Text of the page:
CJE Wire: Case Law Updates — 2017 September 22

 


 Washington State Courts


Division III Court of Appeals

State v. D.E.D.: The Court overturned D.E.D.’s juvenile adjudication finding him guilty of obstructing a public servant, concluding that “his passive resistance to an investigatory stop was not a crime under these facts.” D.E.D was stopped after a call to 911 complaining of a group of youth in front of the caller’s house who “did not belong in the neighborhood.” The responding officer found no group, only the defendant making his way down the street. With no justification to contact him, the officer nonetheless attempted to engage D.E.D. in conversation, which was met with open hostility. The officer then received a call about a group of young men with a gun nearby but, rather than allowing D.E.D. to continue on his way, the officer attempted to handcuff him, though telling him he was not under arrest. D.E.D resisted being handcuffed, and was then arrested for obstruction. The Court held that there is “no duty to cooperate with police,” and that lack of cooperation with an investigation cannot be used as the basis for an obstruction charge. Specifically, the Court found that “passive resistance consistent with the lack of a duty to cooperate…is not criminal behavior.” The Court cautioned against extending the holding to instances of more active resistance, however.

Concurring, Judge Fearing agreed with the conclusion, but disagreed with the basis, arguing that the officer had no reasonable suspicion that D.E.D had engaged in criminal activity, such that the officer had a basis to conduct a Terry stop. Further, the concurrence disagreed that there was no duty to cooperate with police if in fact the stop had been lawful. Judge Fearing opined that the detainee at the least “should cooperate by standing still and refraining from struggling with the officer.” http://www.courts.wa.gov/opinions/pdf/338584_pub.pdf

 

 


 Federal Law


Ninth Circuit of Appeals

Browning v. Baker: The panel affirmed the district court’s denial of Paul Browning’s habeas corpus petition as to his escape conviction; reversed the district court’s denial of the petition as to Mr. Browning’s convictions of burglary, robbery with the use of a deadly weapon, and murder with the use of a deadly weapon; and remanded for further proceedings. Mr. Browning contended that the prosecutor withheld material evidence favorable to the defense in violation of his constitutional rights as described in Brady v. Maryland, 373 U.S. 83 (1963), and presented false and misleading evidence at trial in violation of his constitutional rights as described in Napue v. Illinois, 360 U.S. 264 (1959). The panel held that an officer’s shoeprint observation, a witness’ expectation of a benefit for his testimony, and the precise description of the assailant’s hairstyle received from the victim were all favorable to Mr. Browning under Brady. The panel held that Mr. Browning’s Napue claim fails because it was not clearly established at the time of Supreme Court of Nevada’s decision that a police officer’s knowledge of false or misleading testimony would be imputed to the prosecution. For the Brady evidence, except for the witness’s expectation of a benefit for his testimony, the Supreme Court of Nevada did not explicitly address whether this evidence was favorable to Mr. Browning. The panel held that had the Supreme Court of Nevada not viewed the evidence as favorable to the defense, it would have been an unreasonable application of Supreme Court precedent. The panel also held that it was an objectively unreasonable application of Supreme Court precedent to hold that the Brady materiality standard was not met here, and therefore concluded that the district court should have granted habeas relief on Mr. Browning’s Brady claims. Mr. Browning also contended that he was denied his right to effective assistance of trial counsel due to inadequate pretrial investigation and preparation. Granting Mr. Browning’s motion to expand the certificate of appealability, and explaining that the court considers counsel’s conduct as a whole to determine whether it was constitutionally adequate, the panel wrote that the district court erred by limiting the COA to particular “claims” that counsel’s failure to investigate particular avenues of evidence were deficient. The panel held that Mr. Browning’s trial counsel unreasonably failed to investigate Mr. Browning’s case, and that the Supreme Court of Nevada unreasonably concluded that Mr. Browning failed to prove just that. The panel held that the Supreme Court of Nevada’s conclusion that any deficient performance did not prejudice Mr. Browning was objectively unreasonable. The panel concluded that Mr. Browning is entitled to a writ of habeas corpus with respect to his convictions of burglary, robbery with the use of a deadly weapon, and murder with the use of a deadly weapon. The panel wrote that Mr. Browning is not entitled to relief as to his escape conviction because he offered no reason to call its validity into question.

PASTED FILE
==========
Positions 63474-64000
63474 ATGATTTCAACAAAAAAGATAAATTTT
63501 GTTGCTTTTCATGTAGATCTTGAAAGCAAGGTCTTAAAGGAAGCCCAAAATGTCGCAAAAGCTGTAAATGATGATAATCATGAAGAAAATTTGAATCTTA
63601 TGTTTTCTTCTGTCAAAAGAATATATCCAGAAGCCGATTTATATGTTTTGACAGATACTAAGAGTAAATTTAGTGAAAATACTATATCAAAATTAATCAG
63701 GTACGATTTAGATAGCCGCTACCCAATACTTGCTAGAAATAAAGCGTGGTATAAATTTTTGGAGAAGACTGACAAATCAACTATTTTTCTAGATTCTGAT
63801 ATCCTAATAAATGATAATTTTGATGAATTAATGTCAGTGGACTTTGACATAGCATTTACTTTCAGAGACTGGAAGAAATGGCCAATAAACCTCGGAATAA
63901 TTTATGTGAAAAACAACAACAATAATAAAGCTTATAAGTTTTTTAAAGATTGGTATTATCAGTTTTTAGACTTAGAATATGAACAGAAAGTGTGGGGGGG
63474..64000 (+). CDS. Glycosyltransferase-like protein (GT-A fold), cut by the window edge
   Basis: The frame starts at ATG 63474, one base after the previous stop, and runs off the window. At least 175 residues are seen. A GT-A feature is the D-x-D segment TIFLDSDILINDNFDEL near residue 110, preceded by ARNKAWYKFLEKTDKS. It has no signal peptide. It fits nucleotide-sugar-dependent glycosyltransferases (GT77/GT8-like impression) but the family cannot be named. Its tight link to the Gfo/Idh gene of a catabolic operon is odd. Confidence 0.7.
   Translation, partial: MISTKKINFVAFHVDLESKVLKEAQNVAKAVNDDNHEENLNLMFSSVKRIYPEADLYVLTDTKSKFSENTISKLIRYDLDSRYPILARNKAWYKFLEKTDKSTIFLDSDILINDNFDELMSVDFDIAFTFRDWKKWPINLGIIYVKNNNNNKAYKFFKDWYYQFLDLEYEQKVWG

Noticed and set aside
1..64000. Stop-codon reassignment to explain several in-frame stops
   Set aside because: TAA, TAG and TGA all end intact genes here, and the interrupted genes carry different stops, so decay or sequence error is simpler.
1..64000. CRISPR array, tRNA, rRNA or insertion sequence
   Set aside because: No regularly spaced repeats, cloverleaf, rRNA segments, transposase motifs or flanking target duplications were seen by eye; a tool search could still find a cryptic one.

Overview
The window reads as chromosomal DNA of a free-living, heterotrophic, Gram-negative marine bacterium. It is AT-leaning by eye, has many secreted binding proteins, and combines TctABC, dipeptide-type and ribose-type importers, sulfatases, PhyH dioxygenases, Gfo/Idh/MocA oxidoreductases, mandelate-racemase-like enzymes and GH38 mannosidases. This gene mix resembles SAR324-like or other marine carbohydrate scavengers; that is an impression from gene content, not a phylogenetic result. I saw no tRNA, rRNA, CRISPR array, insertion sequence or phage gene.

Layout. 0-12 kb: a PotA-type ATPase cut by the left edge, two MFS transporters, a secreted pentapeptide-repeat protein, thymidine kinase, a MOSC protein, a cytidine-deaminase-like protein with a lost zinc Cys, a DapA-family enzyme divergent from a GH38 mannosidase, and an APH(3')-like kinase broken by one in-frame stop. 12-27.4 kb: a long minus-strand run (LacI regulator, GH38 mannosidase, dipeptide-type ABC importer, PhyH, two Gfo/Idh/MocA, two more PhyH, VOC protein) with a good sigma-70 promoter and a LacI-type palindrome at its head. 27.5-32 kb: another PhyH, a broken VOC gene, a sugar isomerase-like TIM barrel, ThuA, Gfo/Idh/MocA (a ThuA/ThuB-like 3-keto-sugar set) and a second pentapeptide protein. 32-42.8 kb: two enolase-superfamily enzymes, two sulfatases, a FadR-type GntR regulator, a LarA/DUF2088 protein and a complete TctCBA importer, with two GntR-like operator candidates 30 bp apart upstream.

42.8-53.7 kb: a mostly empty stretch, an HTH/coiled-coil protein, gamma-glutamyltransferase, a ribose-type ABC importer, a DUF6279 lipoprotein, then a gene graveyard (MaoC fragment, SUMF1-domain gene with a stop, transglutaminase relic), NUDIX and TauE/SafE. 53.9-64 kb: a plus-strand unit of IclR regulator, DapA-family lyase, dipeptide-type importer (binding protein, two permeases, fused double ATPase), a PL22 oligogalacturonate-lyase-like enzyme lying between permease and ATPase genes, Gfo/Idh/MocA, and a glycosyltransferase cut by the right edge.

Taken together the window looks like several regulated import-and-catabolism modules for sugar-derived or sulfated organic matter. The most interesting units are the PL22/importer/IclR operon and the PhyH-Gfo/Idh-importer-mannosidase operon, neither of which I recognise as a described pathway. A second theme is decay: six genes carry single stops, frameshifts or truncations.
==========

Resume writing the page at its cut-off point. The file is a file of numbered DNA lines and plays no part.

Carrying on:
Dissenting in part, Judge Callahan wrote that a meaningful application of the deferential standard of review under AEDPA compels the conclusion that the Nevada Supreme Court was not objectively unreasonable in rejecting Mr. Browning’s ineffective assistance of counsel claim as well as his claims under Brady and Napue. http://cdn.ca9.uscourts.gov/datastore/opinions/2017/09/20/15-99002.pdf